I like to skim through obscure manuals a lot, and I though on making some reviews in order to remember what I like of each thing, and because it might help this people to visibilize their work. This is a review for Dagger, allegedly an OSR game for kids, and I was curious on how it was adapted from common retroclones. And I found a game with the nice simplicity I love in gaming rulesets (Curiously, I feel that kids are conversely capable of learning any kind of complex rules when they want to, if its by their own initiative. It is us, grown ups, who love simple things because we lack the patience and the sense of endless time we had as kids, but what the hell, this is not an entry for deep thoughts!) 

The game is free at drivethru, and the link gives you the revised and the original version. 

The game has no attributes, but uses just classes. Fighters get 2 attacks: that's their combat advantage (all characters start with the 15 hp, which seems like A LOT even for a kid-aimed game. I would stick to class based hp myself) and it makes them get double advantage for +1 swords (which add to damage instead of to hit)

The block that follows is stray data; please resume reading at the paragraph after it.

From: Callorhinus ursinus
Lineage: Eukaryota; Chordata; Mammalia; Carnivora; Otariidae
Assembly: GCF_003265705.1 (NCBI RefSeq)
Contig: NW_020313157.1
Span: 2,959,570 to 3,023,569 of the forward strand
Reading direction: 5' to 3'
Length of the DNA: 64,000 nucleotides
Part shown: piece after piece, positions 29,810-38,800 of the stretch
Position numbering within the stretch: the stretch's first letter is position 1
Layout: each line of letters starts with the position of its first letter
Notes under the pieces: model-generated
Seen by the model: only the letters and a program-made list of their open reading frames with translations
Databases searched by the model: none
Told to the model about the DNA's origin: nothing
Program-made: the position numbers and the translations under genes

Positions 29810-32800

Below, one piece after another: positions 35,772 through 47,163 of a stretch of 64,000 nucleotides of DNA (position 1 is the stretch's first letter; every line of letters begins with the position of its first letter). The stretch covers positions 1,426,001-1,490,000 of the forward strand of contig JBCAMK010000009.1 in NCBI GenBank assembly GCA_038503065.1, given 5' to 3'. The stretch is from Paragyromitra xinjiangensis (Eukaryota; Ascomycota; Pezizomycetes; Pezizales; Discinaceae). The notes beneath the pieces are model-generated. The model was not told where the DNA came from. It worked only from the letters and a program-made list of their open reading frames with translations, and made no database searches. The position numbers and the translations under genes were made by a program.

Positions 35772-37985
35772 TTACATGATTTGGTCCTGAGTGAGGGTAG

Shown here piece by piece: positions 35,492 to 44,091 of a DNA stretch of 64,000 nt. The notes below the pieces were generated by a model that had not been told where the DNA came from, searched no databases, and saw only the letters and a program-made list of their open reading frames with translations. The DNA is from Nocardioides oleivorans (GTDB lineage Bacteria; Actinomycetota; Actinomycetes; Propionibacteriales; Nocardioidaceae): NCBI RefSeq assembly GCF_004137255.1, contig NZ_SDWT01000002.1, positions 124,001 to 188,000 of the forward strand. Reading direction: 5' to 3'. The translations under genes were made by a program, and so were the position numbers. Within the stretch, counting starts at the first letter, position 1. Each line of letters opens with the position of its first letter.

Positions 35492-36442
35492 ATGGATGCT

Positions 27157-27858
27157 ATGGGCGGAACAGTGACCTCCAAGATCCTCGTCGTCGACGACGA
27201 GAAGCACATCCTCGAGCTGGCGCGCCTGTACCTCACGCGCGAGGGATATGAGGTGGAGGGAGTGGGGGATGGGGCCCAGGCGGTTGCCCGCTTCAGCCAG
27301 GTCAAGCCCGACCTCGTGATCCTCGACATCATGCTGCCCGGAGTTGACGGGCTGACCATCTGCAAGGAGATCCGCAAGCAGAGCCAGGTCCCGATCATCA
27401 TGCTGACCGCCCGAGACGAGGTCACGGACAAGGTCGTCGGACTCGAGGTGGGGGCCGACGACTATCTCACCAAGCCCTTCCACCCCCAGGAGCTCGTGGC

All rolls are done with 2d6, magic and combat, and something I love is that all spells are resumed into four: 
Blast (choose the way it deals damage), 
Heal (all forms of healing, curses, etc) 
Protection (armor, but probably could work to protect against evil, etc) 
and Charm (charm, sleep and somehow manages to include Web).

I find very curious that 1 of the 6 pages is dedicated to combat fumbles, magic fumbles and fumbles in general (It tells a lot about the author's objective with the game XD) 

The most stealable thing I found was the nice way it handles monster Treasure Type: d6+monster HD VS this table:

1-3 no treasure
4-5 coin purse
6-7 sack of treasure
8-9 treasure chest
10+ treasure horde